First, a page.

The roots of gender and poverty studies began with Pearce (1978) who coined the expression ‘feminization of poverty’. Pearce considered female-headed families, excluding poor women who live in male- headed families, based on the argument that the proportion of families headed by women among the poor has been  increasing since the 1950s. In her opinion, women have become poorer because of their gender.

The recent dynamics of the global labour market has reinforced the precariousness of women’s employment and working conditions. Among other issues, the recent global highlights about the participation of women in the labour markets are listed below:

Unemployment: Women are more likely to be unemployed than men, with global unemployment rates of 5.5 per cent for men and 6.2 per cent for women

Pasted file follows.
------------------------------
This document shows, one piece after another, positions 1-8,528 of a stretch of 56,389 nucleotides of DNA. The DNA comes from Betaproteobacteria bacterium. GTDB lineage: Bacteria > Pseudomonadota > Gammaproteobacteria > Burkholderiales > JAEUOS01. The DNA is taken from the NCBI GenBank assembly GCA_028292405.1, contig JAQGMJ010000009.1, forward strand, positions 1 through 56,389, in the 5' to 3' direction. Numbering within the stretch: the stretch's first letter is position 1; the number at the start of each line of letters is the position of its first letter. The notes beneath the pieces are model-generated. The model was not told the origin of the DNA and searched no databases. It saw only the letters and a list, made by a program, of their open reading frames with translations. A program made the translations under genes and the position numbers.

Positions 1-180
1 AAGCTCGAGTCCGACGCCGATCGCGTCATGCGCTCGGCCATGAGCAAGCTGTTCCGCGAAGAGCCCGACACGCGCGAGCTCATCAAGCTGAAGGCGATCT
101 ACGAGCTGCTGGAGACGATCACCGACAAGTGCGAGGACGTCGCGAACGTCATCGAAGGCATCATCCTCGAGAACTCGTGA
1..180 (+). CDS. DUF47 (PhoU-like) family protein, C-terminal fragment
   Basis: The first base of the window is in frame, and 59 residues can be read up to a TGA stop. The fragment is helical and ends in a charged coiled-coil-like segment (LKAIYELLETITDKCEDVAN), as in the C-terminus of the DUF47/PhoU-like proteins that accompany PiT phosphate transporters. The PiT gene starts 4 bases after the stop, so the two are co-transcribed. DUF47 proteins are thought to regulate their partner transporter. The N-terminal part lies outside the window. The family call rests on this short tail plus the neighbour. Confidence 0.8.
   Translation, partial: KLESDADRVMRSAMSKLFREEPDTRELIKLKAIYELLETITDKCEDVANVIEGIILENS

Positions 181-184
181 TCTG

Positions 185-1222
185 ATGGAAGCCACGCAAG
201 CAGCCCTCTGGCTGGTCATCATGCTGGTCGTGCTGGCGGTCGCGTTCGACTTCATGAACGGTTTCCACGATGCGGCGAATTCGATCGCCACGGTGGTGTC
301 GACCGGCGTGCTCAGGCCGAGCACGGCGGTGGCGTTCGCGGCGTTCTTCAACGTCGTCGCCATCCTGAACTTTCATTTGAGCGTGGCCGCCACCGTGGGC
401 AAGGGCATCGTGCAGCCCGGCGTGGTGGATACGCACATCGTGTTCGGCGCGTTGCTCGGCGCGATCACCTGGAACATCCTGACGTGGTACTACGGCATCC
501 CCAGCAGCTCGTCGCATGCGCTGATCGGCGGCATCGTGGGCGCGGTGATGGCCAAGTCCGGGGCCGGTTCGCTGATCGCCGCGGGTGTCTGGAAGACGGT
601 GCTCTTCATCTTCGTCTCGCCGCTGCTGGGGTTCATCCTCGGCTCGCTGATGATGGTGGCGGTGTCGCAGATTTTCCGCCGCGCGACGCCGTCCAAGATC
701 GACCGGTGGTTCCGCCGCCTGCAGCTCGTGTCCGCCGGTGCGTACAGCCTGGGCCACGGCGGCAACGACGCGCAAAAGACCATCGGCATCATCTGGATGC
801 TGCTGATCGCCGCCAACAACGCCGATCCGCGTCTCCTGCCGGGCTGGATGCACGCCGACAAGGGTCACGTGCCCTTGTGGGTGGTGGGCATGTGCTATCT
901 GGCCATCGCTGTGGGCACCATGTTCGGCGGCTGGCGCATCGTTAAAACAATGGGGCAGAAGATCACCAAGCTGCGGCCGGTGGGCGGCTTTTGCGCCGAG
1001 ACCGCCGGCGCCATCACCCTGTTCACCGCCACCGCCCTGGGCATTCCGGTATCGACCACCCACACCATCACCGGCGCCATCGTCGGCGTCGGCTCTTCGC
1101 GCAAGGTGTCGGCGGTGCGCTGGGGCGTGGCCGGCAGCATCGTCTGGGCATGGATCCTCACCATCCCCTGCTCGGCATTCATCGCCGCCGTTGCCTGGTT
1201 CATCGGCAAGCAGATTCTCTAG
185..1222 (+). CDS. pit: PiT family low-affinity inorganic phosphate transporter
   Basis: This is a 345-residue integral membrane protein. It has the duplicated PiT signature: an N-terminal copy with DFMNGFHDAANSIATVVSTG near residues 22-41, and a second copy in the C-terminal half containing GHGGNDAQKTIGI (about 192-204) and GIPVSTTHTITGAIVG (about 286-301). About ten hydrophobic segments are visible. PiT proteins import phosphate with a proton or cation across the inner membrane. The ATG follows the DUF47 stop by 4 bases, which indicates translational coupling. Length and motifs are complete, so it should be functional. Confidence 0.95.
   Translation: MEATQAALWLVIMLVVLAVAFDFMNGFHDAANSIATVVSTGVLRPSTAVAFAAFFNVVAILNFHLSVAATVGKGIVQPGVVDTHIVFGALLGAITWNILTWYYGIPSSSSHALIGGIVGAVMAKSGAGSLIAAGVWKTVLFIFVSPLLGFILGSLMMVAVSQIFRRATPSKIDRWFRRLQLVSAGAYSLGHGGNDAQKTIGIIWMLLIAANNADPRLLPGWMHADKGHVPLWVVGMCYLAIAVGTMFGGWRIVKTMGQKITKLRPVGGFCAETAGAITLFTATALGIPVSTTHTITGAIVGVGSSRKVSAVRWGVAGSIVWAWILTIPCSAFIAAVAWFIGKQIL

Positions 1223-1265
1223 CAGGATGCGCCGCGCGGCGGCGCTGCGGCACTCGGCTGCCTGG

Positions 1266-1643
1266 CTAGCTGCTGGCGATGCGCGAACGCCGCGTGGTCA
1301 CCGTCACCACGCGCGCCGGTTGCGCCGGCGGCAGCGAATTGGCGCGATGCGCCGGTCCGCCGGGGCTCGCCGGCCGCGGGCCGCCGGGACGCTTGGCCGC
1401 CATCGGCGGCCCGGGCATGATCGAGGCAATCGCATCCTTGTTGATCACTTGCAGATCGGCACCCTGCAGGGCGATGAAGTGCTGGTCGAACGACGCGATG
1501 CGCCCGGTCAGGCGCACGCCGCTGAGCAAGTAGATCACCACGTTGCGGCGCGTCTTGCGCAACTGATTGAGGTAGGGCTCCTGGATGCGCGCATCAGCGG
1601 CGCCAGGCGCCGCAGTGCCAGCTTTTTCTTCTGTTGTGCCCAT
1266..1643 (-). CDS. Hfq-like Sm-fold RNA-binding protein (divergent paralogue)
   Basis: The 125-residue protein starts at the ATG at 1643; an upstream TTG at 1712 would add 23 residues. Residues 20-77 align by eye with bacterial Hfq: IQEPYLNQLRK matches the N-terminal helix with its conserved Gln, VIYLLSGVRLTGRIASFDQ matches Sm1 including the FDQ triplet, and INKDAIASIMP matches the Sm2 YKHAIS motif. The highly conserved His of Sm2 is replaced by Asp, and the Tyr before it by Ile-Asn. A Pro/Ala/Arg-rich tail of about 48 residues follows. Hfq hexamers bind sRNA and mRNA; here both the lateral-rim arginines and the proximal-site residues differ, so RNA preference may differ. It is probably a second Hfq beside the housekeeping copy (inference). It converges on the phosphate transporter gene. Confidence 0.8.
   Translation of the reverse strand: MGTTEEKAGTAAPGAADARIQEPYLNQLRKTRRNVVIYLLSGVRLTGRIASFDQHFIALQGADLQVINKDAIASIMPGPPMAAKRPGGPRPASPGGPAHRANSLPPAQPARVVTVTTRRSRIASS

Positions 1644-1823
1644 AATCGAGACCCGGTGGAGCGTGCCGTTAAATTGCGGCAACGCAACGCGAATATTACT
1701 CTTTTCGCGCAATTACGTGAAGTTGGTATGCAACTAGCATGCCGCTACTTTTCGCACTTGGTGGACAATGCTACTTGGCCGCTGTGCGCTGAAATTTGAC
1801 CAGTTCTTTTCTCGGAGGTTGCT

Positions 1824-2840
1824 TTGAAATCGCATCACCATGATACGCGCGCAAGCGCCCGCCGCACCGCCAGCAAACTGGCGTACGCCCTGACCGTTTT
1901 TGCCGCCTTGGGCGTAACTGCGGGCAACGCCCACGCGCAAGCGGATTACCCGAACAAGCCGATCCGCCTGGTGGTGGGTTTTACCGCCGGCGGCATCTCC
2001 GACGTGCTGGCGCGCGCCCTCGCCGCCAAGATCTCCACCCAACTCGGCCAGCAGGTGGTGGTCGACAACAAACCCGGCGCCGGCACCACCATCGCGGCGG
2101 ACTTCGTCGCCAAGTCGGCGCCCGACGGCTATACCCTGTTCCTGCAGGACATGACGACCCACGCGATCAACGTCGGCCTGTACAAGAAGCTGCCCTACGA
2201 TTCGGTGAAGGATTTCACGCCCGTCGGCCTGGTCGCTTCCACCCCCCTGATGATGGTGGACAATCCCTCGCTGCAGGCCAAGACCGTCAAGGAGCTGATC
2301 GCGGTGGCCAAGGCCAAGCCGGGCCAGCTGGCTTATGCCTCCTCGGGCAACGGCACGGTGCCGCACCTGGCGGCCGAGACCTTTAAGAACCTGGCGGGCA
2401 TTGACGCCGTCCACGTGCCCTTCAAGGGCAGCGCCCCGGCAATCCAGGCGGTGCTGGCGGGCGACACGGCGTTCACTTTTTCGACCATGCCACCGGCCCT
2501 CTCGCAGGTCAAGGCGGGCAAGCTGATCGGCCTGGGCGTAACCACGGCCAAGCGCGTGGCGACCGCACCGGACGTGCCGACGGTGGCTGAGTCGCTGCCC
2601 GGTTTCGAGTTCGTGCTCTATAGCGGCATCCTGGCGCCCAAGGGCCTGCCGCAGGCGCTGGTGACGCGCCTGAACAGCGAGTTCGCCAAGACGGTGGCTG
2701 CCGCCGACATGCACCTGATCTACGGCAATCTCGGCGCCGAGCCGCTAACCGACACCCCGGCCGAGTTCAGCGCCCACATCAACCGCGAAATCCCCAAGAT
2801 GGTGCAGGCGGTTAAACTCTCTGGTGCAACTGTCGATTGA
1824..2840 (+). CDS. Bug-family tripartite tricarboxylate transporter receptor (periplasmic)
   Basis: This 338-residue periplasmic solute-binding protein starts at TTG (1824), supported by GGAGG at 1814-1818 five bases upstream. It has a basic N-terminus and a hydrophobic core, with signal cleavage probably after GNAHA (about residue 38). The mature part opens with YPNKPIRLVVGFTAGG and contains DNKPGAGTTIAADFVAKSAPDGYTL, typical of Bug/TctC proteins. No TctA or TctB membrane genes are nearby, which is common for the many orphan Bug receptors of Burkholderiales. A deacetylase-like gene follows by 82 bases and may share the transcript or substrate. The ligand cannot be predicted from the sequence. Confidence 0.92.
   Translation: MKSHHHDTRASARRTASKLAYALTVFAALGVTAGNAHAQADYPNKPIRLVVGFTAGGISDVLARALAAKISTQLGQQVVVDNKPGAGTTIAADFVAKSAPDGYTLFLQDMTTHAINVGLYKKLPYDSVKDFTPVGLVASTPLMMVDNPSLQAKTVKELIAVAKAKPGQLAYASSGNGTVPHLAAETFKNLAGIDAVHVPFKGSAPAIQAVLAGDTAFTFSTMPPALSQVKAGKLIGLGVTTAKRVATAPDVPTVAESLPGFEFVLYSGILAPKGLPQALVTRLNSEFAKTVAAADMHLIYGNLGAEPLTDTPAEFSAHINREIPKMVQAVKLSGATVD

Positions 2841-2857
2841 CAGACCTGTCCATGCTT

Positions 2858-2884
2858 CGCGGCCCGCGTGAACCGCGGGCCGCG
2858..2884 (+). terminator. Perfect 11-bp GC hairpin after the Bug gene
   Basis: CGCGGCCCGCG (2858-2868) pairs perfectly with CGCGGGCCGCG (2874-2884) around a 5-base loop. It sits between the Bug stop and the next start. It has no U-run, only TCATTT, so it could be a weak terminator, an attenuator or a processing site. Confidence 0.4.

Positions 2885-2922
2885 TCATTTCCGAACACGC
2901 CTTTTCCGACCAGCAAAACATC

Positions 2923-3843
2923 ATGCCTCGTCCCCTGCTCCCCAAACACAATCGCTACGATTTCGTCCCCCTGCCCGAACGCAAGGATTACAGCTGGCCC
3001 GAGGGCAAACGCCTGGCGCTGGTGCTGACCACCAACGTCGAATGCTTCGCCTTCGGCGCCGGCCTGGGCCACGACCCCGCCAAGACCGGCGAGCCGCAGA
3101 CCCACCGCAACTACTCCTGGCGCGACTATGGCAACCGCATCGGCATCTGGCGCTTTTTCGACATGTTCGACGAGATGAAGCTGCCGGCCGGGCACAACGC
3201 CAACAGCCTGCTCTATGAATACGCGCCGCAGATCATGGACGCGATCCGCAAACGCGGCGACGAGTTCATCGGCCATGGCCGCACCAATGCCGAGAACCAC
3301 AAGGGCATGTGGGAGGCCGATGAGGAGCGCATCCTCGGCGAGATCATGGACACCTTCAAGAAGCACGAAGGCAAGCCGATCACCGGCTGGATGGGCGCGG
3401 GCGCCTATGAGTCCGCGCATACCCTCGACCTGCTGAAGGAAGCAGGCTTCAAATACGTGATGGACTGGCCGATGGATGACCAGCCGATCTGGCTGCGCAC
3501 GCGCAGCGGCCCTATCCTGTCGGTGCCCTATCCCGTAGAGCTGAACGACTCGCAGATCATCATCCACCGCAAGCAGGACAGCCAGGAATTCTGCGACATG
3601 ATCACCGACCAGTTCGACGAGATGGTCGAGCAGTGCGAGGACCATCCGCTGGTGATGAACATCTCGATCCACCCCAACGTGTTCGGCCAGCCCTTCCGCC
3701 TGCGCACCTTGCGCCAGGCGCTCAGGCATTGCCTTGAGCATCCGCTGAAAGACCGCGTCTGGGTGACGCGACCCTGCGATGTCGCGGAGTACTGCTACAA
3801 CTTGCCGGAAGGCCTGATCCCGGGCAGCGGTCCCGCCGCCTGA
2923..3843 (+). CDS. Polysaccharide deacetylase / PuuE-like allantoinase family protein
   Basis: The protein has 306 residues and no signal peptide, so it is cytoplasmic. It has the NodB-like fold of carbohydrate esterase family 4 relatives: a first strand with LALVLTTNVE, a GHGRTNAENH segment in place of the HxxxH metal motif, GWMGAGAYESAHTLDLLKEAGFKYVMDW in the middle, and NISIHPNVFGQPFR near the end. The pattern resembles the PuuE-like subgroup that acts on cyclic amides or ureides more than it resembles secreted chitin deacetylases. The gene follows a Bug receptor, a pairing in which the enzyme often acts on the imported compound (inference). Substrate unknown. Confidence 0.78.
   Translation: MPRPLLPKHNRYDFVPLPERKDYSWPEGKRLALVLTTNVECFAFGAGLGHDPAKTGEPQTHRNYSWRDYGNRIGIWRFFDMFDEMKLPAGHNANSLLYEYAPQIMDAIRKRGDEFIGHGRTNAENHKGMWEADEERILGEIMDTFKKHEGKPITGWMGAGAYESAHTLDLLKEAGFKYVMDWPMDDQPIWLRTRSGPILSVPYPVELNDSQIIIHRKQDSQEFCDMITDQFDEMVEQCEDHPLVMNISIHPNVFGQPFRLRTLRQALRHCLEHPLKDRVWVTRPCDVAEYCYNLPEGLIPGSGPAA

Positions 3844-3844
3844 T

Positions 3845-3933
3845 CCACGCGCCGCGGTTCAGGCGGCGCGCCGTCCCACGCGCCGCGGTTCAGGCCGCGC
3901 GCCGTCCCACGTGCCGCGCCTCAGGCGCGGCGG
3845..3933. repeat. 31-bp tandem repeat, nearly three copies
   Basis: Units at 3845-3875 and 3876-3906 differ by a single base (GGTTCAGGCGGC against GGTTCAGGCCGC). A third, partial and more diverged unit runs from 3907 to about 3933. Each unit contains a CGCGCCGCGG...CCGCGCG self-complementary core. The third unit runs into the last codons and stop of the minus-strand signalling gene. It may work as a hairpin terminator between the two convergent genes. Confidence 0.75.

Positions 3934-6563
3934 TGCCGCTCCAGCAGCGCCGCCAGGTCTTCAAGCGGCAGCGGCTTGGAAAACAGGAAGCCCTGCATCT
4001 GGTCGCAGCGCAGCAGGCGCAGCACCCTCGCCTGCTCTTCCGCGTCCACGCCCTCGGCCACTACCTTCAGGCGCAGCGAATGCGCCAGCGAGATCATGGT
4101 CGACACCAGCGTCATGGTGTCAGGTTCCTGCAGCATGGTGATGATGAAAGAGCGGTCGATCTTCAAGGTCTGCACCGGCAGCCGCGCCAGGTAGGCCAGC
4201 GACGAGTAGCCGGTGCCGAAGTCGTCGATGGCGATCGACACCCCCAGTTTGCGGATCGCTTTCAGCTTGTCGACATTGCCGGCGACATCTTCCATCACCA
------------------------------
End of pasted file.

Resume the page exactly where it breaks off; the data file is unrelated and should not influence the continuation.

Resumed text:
Informal Work:      In 2015, a total of 586 million women were own-account or contributing family workers. Many working women remain in occupations that are more likely to consist of informal work arrangements

Wage and salaried jobs: Moreover, 52.1 per cent of women and 51.2 per cent of men in the labour market are wage and salaried workers.

Jobs and occupations by economic sectors:  Globally, the services sector has overtaken agriculture as the sector that employs the highest number of women and men. In the period between 1995 and 2015, women are employed in the services sector: since 1995, women’s employment in services has increased from 41.1 per cent to 61.5 per cent.

High-skilled occupations: High-skilled occupations expanded faster for women than for men in emerging economies where there is a gender gap in high-skilled employment in women’s favour.

Part-time jobs: Globally, women represent less than 40 per cent of total  employment, but make up 57 per cent of those working on a part-time basis.

Hours of work: Across the global labour scenario, one fourth of women in employment (25.7 per cent) work more than 48 hours a week, mainly in Eastern , Western and Central Asia, where almost half of  women employed work more than 48 hours a week.